January 1, 2022

It’s probably wrong, in a technical sense, to think of trauma as energy stored in the body. The human body is made of cells, after all, not electricity.

But, as the saying goes, “All models are wrong – but some are useful.”

By thinking of trauma as stored energy, I can make sense of several phenomena that have biological reasons, but not ones that I find as easy to understand and act upon.

Like me, you probably laugh after an awkward moment, cry after a loss, yell after a jump scare, and shake after narrowly evading an accident.

All of these make sense if you think of stress as a thing that needs to be released – through laughing, crying, yelling, shaking, or other movement – and will get trapped if it doesn’t.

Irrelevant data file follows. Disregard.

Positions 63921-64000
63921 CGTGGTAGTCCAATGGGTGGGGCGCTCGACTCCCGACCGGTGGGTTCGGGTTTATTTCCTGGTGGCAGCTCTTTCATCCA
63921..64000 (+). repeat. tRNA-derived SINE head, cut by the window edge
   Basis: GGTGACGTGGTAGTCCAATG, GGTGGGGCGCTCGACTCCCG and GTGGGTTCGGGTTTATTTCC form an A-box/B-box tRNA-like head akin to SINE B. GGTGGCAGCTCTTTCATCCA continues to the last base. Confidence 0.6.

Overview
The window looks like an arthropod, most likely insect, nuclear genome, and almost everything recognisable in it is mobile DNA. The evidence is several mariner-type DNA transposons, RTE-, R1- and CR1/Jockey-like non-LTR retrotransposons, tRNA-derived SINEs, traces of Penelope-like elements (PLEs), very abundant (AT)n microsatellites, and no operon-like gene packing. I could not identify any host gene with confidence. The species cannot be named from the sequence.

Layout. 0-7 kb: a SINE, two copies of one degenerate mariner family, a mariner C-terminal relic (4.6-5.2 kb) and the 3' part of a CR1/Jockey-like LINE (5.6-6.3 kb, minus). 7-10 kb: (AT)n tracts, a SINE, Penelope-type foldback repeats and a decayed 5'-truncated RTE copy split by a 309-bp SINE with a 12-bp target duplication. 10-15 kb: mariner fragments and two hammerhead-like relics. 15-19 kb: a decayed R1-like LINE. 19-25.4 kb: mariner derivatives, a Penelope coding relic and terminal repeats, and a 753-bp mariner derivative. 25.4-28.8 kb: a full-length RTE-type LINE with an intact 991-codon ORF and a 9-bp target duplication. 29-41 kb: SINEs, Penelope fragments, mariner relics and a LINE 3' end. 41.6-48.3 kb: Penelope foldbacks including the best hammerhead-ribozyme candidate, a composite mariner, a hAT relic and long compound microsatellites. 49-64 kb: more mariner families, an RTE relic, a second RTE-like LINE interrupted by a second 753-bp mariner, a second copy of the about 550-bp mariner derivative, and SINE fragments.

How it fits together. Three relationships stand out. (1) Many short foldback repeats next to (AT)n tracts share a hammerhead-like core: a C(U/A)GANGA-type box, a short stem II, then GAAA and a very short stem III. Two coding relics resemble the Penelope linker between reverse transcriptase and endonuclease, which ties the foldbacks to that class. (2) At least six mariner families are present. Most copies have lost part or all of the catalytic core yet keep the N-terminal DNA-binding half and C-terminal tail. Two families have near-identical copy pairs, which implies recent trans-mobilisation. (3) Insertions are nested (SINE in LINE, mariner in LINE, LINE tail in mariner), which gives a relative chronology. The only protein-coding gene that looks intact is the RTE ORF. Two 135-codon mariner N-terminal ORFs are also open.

This has some implications for treating and preventing trauma. These implications seem to be supported by science, even if the model itself isn’t.

For treating trauma, it implies that physical experiences are just as important as cognitive, verbal, or emotional ones. It’s important to find a therapist or friend who will not only talk you through painful memories, but also create a safe space for you to tremble and wail without shame.

For preventing trauma, it implies that the sooner you can do such things after a stressful event, the better. When adrenaline is rushing and action is needed, you might push aside the instinct to let it all out. But remember not to put it off any longer than needed.

Physical release is one ingredient in healing trauma, not a total cure. But it’s an ingredient that’s often overlooked. So the next time you encounter a sudden stressor, try to take Taylor Swift’s advice literally – and shake it off.

P.S. I write from my personal experience as an autistic. What I share is not a substitute for advice from an autistic medical professional. Also, some of my opinions have changed since I first wrote them.